Controlling Stress Before It Controls You
(c) 2012 Carol James, Founder of InspiredLiving.com
kids, spousal misunderstandings, blaring alarm clocks, approaching
deadlines, unexpected interruptions, creativity blocks, endless
emails or phone messages to return, bad news, bills to be paid,
traffic jams, health problems, computer crashes, household chores,
impending taxes, demanding bosses . . . stress, stress and more
stress. But did you ever stop to think about what leads to stress?
The path to stress is easy to see by observing the natural characteristics
of human beings as they select, process and respond to experiences. If
we could slow down our thought-reaction process, we could see the individual
characteristics of humanness as they play out. For example, heres
an example to illustrate how stress happens and how it affects you:
notice that your husband (or wife, mate or child) has not
come home yet, even though he said hed be home an hour ago
(your point of focus).
decide that something must be terribly wrong. Perhaps you imagine
that hes been in a horrible car accident or, even worse,
a victim of car-jacking (the meaning you make about why he is
- After all,
the news is filled with all the bad things that can happen to unsuspecting
people (the evidence to support your conclusion).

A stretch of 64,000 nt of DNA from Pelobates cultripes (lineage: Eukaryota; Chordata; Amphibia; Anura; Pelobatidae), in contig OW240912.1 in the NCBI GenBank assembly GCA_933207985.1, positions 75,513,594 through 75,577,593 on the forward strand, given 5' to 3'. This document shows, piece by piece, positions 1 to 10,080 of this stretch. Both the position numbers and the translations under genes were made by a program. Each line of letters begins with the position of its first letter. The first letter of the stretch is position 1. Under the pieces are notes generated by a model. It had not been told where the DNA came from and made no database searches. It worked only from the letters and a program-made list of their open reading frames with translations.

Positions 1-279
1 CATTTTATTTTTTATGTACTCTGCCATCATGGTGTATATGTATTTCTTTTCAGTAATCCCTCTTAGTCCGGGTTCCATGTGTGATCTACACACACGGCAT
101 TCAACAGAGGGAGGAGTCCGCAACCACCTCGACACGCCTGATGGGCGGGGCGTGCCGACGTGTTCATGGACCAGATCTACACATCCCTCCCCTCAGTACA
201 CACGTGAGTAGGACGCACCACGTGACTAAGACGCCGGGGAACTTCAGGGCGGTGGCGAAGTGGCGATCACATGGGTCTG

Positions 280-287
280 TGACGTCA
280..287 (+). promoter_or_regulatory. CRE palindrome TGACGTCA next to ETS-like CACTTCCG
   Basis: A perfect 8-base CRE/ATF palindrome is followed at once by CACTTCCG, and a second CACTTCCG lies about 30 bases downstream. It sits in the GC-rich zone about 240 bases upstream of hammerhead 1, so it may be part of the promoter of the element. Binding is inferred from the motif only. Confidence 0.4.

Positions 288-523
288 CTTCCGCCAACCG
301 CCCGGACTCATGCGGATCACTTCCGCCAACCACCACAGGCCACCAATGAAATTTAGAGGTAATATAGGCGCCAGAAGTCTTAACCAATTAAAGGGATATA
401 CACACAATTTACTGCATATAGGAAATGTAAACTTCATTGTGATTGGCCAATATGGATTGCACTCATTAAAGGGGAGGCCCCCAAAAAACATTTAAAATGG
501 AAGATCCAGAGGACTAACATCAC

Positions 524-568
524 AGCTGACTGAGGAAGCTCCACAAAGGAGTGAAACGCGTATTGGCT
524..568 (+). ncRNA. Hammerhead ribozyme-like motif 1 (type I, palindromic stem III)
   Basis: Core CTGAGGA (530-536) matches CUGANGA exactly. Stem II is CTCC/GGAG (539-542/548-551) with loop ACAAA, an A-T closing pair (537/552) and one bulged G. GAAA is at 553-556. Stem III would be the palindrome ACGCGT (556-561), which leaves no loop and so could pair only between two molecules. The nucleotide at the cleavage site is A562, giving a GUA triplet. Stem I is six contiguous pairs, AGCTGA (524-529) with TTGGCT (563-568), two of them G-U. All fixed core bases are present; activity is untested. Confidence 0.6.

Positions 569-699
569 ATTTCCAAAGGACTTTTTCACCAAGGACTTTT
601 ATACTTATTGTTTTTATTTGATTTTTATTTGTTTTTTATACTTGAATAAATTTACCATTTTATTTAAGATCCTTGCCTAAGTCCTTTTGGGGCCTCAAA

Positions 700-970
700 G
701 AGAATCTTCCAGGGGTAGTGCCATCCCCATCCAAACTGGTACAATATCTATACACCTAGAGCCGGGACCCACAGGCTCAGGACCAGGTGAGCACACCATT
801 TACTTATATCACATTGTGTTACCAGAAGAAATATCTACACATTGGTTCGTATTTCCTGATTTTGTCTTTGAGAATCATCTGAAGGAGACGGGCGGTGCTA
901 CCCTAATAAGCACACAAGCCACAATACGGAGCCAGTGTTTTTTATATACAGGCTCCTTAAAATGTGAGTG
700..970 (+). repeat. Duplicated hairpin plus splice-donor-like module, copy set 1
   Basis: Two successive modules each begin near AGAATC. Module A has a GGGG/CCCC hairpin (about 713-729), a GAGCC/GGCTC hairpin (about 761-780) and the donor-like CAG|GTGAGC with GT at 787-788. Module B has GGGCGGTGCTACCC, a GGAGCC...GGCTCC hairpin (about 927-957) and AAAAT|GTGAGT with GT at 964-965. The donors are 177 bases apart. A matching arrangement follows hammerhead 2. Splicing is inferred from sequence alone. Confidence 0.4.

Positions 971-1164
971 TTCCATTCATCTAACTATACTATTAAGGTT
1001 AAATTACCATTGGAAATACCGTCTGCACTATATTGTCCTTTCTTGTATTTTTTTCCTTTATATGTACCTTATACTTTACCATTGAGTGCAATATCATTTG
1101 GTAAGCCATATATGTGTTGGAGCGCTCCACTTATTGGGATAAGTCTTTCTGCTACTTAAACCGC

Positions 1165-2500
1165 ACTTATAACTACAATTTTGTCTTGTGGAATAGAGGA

of the meaning you have made about why he is late, an emotional
response is triggered and you feel anxious, worried or even panicky.
Your body chemistry has changed, producing all the classic symptoms
of stress: Your muscles tense, your head begins to ache, nausea
attacks your stomach, your pulse quickens, etc. (your biochemical
tension has affected your state of mind as you become negative
and pessimistic, expecting the worst (your state of mind).
because your emotional reaction is fear, your level of personal
effectiveness is, in turn, diminished. You no longer think with
a level head, perhaps even feeling out of control. You become easily
distracted from activities, struggling to focus your thoughts or
actions in a constructive way (diminished personal effectiveness).
functions seem difficult or burdensome, often turning into messes,
like the carton of milk you just spilled on the floor. Frustrated,
you scream at the kids to shut up and clean up the mess (the
outcome as a result of your stressed-out state).
course, the scenario offered above is a negative response to stimuli.
It could have gone an entirely different way if the woman had decided
that her husbands lateness had simply meant something else,
perhaps that he got caught in traffic or decided to stop for a few
illustration can be applied to any situation you experience getting
cut off in traffic, having your work critiqued, being assigned more
work than you think you can handle, having a disagreement, etc. Your
emotional and physical response and your personal effectiveness depend
on the meaning you give to the experience.
before you get all stress-out over the situation, take a moment to
stop and think about whether your interpretation of the situation
is accurate. A great question to check your interpretation is, "How
can I know for sure?"
question applied to the above scenario would be, "How can I
know for sure that he has been in an accident?" The obvious
answer is, you cant know for sure. So why let yourself get
stressed-out over an imaginary fear? After all, its your thoughts
that lead to stress, and you can control those.
Return to Stress Reduction Table of Contents
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